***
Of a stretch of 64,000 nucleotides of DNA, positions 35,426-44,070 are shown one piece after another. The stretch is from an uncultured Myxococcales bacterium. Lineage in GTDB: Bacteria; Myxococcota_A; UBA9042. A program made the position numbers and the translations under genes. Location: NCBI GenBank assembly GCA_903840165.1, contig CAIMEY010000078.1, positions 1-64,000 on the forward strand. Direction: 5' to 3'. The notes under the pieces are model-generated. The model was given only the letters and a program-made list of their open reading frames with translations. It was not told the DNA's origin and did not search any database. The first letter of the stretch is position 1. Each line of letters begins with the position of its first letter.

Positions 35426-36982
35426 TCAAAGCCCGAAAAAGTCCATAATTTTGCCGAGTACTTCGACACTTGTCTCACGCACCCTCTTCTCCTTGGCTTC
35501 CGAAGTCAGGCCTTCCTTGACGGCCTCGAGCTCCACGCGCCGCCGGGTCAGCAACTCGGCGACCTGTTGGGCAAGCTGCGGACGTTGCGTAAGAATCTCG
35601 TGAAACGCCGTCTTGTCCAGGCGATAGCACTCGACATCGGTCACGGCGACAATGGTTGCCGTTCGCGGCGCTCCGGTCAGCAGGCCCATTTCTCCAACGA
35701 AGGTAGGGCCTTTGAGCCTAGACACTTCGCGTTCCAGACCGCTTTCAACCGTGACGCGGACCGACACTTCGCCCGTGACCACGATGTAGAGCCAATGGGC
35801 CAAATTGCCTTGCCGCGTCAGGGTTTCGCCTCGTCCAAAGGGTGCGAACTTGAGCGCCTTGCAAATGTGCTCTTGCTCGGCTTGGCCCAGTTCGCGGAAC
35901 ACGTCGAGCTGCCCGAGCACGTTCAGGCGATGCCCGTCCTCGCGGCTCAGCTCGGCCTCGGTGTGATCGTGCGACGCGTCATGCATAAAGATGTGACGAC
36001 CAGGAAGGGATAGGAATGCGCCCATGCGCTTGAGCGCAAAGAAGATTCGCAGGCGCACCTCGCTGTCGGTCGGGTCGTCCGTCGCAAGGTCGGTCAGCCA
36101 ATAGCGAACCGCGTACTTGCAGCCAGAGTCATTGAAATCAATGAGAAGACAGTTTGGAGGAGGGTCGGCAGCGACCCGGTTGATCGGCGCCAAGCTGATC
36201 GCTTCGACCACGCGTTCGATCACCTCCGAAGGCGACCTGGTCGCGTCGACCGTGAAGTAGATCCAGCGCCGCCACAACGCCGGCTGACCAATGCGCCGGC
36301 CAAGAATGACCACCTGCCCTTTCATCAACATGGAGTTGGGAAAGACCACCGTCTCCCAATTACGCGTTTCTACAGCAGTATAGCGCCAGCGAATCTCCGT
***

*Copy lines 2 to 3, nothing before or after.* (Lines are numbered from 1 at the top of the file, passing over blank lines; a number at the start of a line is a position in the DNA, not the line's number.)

Positions 35426-36982
35426 TCAAAGCCCGAAAAAGTCCATAATTTTGCCGAGTACTTCGACACTTGTCTCACGCACCCTCTTCTCCTTGGCTTC